Craft brewers create good jobs and good beer, and are a growing part of the Berkshire economy. The bill co-sponsored by 1st District Congressman Richard Neal to give them an overdue break on excise tax payments will encourage their continued growth, assuming the giant American beer factories don’t employ their money and muscle to block the legislation.
Representative Neal’s bill, which is co-sponsored by Republican Rep. Jim Gerlach of Pennsylvania, will cut the $7 excise tax paid by small breweries on their first 60,000 barrels in half. To win over larger breweries, their excise tax on production of more than 60,000 barrels would be reduced from $18 to $16, and the number of barrels produced to qualify for the small-brewer rates would be raised from 2 million barrels to 6 million barrels. Currently, Massachusetts microbreweries pay roughly $1.3 million in annual excise tax based on a formula established in 1976 when microbreweries didn’t exist. Easing this burden would enable these small operations to expand and hire more employees, paying local economic dividends that should more than account for the lost excise tax.
The giant breweries, which will be pouring millions of dollars into ads during Sunday’s Super Bowl, have money and influence to burn if they don’t take kindly to the Neal-Gerlach bill. There is a reason why beer drinkers increasingly enjoy microbrews and it undoubtedly has something to do with the product of the beer giants, which is less designed to appeal to beer drinkers than it is designed so as not to offend them. In contrast, microbreweries throughout the nation and Berkshire County pride themselves on their distinctive appearance and taste.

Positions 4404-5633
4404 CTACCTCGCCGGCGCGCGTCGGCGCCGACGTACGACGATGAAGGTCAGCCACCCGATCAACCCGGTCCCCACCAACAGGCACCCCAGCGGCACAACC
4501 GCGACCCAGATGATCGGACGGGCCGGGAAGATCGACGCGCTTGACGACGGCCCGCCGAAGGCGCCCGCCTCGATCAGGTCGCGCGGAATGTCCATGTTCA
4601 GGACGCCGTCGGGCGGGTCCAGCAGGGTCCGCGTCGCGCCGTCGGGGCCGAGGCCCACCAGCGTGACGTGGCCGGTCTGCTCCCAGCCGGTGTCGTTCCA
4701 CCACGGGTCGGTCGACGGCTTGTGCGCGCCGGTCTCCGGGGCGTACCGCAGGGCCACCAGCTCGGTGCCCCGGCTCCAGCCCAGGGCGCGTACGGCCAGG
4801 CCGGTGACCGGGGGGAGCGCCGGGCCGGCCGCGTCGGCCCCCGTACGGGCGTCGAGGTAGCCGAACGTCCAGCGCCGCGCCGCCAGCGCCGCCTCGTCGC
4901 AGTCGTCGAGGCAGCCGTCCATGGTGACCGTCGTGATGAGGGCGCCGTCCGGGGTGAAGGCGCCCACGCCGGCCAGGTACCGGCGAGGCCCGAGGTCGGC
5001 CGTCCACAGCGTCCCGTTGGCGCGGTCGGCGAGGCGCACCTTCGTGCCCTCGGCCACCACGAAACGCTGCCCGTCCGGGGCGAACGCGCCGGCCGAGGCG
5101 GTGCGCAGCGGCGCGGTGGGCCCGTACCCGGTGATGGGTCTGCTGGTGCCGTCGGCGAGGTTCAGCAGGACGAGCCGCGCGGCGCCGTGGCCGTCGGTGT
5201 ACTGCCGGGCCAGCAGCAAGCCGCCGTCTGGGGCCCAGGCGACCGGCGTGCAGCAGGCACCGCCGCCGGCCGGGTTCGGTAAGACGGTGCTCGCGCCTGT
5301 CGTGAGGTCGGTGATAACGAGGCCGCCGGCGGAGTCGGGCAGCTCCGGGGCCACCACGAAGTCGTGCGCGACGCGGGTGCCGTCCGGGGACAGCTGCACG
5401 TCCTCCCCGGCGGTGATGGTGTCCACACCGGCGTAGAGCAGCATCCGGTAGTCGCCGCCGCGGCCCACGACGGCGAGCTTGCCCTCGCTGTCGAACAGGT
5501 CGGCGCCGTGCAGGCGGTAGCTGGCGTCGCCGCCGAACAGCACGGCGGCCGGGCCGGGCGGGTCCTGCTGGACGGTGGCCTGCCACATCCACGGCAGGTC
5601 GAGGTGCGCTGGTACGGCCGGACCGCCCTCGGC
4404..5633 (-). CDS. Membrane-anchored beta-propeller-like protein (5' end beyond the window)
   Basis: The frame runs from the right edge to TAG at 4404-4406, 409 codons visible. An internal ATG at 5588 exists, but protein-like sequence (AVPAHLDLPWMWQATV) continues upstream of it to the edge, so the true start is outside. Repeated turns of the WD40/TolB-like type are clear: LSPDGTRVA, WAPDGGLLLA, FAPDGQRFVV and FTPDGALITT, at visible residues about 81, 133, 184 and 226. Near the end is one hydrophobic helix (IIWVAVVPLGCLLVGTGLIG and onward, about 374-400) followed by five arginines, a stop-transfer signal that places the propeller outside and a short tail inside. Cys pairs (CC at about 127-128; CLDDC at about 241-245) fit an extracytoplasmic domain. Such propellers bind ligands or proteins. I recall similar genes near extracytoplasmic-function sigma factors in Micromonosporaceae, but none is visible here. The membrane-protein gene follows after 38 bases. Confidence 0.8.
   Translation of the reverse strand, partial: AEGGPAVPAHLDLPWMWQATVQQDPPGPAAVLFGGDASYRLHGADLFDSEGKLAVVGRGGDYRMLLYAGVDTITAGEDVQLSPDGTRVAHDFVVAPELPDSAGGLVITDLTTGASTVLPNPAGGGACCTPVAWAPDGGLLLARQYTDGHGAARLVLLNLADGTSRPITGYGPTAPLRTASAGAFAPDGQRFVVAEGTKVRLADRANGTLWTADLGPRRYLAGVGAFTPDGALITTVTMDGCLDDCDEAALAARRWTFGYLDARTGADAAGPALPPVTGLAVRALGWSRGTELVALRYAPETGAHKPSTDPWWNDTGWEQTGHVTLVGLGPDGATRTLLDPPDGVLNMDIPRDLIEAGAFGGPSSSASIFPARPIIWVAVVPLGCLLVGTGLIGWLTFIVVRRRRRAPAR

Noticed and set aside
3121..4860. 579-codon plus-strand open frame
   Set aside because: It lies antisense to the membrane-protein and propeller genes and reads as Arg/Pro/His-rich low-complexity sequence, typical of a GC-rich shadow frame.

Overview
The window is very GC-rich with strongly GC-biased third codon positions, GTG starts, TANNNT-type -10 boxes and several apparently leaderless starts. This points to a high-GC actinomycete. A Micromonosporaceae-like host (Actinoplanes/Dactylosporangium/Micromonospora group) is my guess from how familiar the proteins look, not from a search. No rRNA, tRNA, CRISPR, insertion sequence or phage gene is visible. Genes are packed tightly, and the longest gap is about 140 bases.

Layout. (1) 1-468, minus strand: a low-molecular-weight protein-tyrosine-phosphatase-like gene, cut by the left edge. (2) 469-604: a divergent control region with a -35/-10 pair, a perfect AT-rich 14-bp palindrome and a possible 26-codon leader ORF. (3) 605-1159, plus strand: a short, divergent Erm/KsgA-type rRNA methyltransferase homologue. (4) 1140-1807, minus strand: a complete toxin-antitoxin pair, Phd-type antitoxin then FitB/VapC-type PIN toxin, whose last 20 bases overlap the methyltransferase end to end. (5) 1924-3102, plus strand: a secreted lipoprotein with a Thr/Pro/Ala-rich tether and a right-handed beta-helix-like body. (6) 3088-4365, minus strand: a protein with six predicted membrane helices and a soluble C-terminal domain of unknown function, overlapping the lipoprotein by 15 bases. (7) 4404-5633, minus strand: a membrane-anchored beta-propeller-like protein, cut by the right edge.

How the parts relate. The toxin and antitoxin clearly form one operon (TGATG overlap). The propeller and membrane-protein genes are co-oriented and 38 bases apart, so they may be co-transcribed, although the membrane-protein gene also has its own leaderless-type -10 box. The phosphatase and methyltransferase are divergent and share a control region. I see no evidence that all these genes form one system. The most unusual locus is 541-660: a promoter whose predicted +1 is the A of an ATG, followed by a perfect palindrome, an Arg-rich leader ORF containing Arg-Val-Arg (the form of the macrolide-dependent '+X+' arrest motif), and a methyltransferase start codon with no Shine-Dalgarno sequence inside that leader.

Two years ago, the Alcoholic Beverage Control Commission decided that Massachusetts microbreweries should be required to get at least 50 percent of their beer-making ingredients from Massachusetts farms, an impossibility given the difference between Massachusetts and, say, Germany. Wide protests and legislative action ended this threat to the microbreweries’ licenses, but big regulators, like the ABCC, tend to take actions that are friendly to the big companies they regulate, not the little guys. That may be the biggest threat to the wise and fair proposal to be made next month by Congressmen Neal and Gerlach.